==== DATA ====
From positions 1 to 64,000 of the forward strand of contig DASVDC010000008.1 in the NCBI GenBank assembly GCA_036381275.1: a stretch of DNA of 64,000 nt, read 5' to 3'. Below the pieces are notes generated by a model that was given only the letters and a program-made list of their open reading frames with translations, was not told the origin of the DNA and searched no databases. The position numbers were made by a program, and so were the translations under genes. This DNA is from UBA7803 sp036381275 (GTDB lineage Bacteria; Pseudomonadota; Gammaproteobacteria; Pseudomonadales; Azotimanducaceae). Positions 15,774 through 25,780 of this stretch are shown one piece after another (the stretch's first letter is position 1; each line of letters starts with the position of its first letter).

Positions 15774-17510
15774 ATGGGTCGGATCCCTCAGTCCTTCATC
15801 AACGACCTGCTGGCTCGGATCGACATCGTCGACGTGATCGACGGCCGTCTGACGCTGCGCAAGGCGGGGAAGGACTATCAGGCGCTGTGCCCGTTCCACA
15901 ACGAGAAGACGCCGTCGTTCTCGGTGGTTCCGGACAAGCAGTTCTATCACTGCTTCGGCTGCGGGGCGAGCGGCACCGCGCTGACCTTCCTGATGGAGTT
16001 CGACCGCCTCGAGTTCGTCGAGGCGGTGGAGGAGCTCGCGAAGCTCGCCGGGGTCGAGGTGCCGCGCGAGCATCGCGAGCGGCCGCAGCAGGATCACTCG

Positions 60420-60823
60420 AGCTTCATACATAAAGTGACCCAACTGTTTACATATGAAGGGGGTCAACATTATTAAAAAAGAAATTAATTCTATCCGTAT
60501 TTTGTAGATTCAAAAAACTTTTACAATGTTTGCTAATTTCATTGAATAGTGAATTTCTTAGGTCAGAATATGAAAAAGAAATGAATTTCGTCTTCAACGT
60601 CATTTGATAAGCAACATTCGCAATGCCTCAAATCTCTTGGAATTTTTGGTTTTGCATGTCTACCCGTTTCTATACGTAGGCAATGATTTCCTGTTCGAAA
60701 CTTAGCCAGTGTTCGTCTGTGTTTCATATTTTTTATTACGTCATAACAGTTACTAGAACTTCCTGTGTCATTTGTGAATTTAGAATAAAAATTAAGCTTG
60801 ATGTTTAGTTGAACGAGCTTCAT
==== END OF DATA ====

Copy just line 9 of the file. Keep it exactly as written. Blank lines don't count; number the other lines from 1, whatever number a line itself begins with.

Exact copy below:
60501 TTTGTAGATTCAAAAAACTTTTACAATGTTTGCTAATTTCATTGAATAGTGAATTTCTTAGGTCAGAATATGAAAAAGAAATGAATTTCGTCTTCAACGT